CHAPTER 2
MICROMECHANICS METHODS TO PREDICT MICRO-STRESSES IN
LAMINATED COMPOSITES AT CRYOGENIC TEMPERATURES
A finite element analysis based micromechanics method is developed to investigate
development of micro-cracks in a graphite/epoxy composite liquid hydrogen tank at
cryogenic temperatures. The unit-cell of the composite is modeled using finite elements.
Periodic boundary conditions are applied to the boundaries of the unit-cell. The
temperature dependent properties including the coefficient of thermal expansion of the
matrix material is taken into account in the analysis. The thermo-elastic constants of the
composite were calculated as a function of temperature. The stresses in the fiber and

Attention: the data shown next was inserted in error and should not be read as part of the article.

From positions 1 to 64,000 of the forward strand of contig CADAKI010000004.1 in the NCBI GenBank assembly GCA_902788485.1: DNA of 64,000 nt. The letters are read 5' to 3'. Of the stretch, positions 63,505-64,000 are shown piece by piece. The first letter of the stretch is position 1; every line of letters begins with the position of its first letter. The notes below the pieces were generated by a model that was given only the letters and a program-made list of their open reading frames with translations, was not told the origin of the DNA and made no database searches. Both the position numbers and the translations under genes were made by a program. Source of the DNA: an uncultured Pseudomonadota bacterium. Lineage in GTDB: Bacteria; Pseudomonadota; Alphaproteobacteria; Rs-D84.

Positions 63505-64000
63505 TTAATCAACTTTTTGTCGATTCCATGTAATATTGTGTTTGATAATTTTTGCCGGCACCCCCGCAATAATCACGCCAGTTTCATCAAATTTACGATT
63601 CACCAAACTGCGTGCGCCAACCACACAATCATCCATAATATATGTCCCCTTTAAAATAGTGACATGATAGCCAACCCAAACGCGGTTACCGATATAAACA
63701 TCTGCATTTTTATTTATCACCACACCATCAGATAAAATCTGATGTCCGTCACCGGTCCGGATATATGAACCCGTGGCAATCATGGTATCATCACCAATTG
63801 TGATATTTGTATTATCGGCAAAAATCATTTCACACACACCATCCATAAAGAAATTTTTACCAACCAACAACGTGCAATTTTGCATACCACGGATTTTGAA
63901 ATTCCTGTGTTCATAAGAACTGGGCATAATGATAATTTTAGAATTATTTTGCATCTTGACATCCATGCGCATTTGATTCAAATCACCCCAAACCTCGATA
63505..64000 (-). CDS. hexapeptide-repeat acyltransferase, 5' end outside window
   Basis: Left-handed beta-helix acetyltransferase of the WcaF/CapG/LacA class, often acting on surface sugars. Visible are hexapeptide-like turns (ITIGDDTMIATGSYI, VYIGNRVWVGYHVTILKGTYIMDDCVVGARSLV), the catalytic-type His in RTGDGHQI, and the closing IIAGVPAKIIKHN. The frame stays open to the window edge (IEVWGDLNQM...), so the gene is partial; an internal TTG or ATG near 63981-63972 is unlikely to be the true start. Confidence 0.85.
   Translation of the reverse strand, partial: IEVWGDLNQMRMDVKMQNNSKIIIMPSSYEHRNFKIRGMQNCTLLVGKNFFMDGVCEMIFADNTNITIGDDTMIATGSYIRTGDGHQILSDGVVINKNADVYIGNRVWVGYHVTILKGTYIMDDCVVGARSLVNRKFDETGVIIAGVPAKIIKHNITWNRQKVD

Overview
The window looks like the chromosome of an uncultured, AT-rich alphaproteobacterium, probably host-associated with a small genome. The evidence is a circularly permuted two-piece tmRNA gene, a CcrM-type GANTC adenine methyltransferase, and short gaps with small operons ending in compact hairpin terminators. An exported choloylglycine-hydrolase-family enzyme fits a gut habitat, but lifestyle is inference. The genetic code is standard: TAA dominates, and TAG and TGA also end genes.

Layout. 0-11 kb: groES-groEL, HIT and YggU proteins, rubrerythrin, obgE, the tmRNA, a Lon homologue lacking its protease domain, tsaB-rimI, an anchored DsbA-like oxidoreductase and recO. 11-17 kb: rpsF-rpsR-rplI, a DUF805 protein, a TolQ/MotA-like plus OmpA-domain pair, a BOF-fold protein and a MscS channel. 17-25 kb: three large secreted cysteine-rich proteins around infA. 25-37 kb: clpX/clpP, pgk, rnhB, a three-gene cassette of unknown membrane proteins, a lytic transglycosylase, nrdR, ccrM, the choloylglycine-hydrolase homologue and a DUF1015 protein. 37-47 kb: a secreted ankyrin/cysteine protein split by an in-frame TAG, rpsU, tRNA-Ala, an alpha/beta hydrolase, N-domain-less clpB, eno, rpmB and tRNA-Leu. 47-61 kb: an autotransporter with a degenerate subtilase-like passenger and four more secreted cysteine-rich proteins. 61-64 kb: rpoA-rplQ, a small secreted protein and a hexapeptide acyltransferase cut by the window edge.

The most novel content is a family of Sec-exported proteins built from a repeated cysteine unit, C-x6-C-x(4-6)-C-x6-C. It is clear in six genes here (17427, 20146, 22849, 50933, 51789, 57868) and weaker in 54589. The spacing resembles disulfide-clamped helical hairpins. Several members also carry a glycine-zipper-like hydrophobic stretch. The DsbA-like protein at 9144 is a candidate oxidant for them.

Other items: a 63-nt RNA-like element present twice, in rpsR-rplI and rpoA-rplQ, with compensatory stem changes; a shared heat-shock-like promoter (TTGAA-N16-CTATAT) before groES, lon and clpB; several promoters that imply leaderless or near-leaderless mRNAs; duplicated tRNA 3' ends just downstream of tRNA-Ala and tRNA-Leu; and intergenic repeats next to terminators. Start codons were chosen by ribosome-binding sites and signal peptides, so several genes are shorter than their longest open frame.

matrix phases and along the fiber-matrix interface were calculated. When the laminated
composite structure is subjected to combined thermal and mechanical loads, the macro-
strains are computed from the global analysis. Then, the macro-strains and temperatures
are applied to the unit cell model to evaluate micro-stresses, which are used to predict the
formation of micro-cracks in the matrix. The method is applied to a composite liquid
hydrogen storage system. It is found that the stresses in the matrix phase could be large
enough to cause micro-cracks in the composite.
Micromechanics Model
The microscopic image of a uniaxial fiber reinforced laminate (Figures 2-1 and
2.2) shows that the fiber arrangement is quite random in reality. However, for
analytical/numerical modeling, it is convenient to assume some repetitive pattern of fiber
arrangement. The square unit cell is not a suitable model for glass, carbon, and graphite